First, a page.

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Bug #67467 print_r with $return=true outputs its argument if it is too large
Submitted: 2014-06-18 16:38 UTC Modified: 2017-07-05 08:26 UTC
Votes:4
Avg. Score:4.2 ± 0.8
Reproduced:4 of 4 (100.0%)
Same Version:2 (50.0%)
Same OS:2 (50.0%)
From: igor at wiedler dot ch Assigned:
Status: Open Package: Output Control
PHP Version: 5.5.13 OS:
Private report: No CVE-ID: None
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 [2014-06-18 16:38 UTC] igor at wiedler dot ch
Description:
------------
Sufficiently large nested structures will cause print_r to output its first argument, even if the second $return argument is true.

From a glance at how print_r works, it appears to be using output buffering internally. If the output written to the buffer is too large, it will be implicitly flushed.

This is quite a serious problem, as one can easily expose the entire application state accidentally.

This has been reproduced in the FPM and CLI SAPIs.

Test script:
---------------
<?php
ini_set('memory_limit', '512M');
$a = [];
for ($i = 0; $i < 10000; $i++) {
    $a = [$i, $a];
}
print_r($a, true);


Expected result:
----------------
Blank.

Actual result:
--------------
Array
(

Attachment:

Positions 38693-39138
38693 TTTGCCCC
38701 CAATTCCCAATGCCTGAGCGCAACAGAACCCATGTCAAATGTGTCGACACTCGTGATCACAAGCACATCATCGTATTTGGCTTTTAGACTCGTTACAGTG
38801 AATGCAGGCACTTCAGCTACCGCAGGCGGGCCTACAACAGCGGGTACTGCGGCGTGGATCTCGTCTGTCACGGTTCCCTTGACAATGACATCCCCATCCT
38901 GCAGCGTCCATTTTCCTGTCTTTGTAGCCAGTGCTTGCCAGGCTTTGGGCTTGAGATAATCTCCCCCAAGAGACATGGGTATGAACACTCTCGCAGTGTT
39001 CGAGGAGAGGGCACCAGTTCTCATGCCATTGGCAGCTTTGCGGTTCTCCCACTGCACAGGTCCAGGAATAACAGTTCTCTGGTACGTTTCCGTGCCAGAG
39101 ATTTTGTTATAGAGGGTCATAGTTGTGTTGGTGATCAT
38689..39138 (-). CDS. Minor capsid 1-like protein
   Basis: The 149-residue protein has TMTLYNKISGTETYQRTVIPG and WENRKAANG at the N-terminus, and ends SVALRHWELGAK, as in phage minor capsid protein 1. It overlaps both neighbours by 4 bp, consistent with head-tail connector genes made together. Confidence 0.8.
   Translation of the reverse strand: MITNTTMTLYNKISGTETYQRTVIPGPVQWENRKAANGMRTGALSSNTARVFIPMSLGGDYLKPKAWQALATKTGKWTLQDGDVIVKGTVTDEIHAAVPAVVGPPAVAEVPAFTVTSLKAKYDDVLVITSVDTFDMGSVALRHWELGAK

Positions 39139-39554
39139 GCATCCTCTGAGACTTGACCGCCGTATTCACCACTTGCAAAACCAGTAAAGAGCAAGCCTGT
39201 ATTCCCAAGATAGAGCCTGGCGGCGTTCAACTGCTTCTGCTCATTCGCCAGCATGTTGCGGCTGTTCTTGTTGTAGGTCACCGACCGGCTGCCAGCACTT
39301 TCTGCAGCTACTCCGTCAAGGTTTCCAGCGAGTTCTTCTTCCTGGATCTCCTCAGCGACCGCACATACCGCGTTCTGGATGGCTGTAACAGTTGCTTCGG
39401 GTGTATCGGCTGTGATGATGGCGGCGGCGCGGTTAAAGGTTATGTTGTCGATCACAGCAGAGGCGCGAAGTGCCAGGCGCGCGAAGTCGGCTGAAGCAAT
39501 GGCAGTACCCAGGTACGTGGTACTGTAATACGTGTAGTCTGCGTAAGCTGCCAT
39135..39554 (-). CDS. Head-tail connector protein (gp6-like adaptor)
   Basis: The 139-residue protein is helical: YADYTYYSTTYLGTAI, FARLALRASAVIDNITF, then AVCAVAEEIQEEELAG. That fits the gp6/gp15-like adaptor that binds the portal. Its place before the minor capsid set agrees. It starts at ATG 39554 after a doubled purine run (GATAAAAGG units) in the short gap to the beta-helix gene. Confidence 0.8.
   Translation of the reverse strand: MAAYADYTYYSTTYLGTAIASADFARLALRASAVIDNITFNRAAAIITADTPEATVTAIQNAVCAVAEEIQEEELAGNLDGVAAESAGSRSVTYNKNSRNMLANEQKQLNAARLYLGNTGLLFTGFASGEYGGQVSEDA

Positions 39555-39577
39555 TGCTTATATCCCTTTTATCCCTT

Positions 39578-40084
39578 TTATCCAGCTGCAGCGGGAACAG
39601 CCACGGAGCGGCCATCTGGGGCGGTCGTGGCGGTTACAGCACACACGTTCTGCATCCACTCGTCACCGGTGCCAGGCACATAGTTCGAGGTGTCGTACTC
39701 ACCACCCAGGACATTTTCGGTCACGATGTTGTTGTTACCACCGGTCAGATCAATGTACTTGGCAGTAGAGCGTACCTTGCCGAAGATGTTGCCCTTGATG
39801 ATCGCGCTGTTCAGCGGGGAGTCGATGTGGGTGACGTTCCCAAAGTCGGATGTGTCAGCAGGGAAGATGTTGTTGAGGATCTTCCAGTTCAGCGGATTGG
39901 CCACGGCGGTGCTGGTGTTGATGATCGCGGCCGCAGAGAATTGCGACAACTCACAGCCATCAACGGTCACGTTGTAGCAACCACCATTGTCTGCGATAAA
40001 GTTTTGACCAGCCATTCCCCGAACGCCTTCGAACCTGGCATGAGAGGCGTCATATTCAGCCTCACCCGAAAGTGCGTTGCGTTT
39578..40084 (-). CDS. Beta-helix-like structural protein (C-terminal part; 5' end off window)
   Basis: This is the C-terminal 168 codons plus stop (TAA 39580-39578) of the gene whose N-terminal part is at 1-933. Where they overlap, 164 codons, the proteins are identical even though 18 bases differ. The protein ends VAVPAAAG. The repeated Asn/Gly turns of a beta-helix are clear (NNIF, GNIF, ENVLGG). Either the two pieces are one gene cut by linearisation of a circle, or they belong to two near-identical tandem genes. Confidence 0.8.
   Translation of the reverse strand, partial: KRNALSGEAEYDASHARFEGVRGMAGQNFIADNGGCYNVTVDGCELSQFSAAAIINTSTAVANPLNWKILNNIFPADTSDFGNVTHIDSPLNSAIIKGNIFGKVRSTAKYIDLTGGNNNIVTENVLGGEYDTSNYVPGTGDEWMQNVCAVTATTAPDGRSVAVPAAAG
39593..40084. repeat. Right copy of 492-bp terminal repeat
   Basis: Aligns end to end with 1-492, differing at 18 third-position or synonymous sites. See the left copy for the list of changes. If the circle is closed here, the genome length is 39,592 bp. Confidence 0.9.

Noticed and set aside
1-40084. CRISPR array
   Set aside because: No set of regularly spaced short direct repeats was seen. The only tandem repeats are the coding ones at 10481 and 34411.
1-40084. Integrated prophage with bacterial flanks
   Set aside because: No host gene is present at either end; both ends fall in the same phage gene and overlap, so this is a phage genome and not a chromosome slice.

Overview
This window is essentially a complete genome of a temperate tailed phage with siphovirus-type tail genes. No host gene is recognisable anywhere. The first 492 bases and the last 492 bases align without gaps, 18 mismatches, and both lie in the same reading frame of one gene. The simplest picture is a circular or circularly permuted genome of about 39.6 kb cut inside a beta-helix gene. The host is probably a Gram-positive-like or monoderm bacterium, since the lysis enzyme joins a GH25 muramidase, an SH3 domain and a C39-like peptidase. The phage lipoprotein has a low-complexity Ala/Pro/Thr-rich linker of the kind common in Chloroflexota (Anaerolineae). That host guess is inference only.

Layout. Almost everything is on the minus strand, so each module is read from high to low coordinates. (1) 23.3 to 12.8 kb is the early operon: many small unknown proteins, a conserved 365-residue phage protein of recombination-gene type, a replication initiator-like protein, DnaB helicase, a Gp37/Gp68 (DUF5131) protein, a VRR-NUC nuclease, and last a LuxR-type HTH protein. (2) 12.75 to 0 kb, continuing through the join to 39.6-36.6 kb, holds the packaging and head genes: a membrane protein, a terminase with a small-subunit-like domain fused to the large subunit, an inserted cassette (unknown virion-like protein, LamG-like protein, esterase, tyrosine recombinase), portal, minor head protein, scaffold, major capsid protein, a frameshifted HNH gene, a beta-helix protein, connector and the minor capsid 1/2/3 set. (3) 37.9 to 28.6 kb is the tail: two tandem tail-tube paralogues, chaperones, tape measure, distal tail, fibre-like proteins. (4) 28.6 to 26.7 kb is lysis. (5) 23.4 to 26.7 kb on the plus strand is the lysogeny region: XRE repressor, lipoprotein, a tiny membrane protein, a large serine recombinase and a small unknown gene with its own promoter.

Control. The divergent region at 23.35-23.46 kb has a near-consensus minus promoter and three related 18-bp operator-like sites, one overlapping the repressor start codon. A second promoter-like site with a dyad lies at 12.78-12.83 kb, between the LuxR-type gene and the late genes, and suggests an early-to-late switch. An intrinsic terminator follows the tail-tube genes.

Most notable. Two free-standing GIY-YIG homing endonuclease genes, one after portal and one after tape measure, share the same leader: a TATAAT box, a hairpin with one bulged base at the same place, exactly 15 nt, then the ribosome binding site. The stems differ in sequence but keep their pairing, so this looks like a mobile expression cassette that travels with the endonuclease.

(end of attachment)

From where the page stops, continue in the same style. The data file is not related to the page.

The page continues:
[0] => 9999
    [1] => Array
        (
            [0] => 9998
            [1] => Array
                (
                    [0] => 9997
                    [1] => Array
                        (

...

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 [2014-06-20 08:41 UTC] arjen at react dot com
Duplicate of #66928 and #51362
 [2014-06-20 13:13 UTC] johannes@php.net
-Status: Open +Status: Duplicate
 [2015-10-07 09:48 UTC] nikic@php.net
-Status: Duplicate +Status: Open
 [2015-10-07 09:48 UTC] nikic@php.net
PR for this: https://github.com/php/php-src/pull/1554

A side-effect of this change would be that if print_r is used in "print" mode and we go out of memory, nothing will be printed (so the reverse of the issue here). I don't know if that's a problem.

Alternatively (or additionally), we could change the OB flushing condition in http://lxr.php.net/xref/PHP_TRUNK/main/main.c#1768. Probably the `(size_t)PG(memory_limit) < zend_memory_usage(1)` part of the check doesn't do what it's supposed to, as the memory usage will always be lower than the limit (we only *tried* to go higher and failed). We could drop this part. However this would mean we don't flush OB on other fatal errors either. Which may or may not be a problem.
 [2015-10-07 12:07 UTC] nikic@php.net
Thinking about it again, we should change the condition to never flush on fatals. This situation is not unique to memory_limit, same could happen with the time limit as well. There's really no reason why a fatal error, which can occur pretty much anywhere, would trigger an OB flush.
 [2017-07-05 08:26 UTC] nikic@php.net
This specific issue is fixed as of PHP 7.2, but I still think that we should drop the OB flushing on OOM entirely.
 
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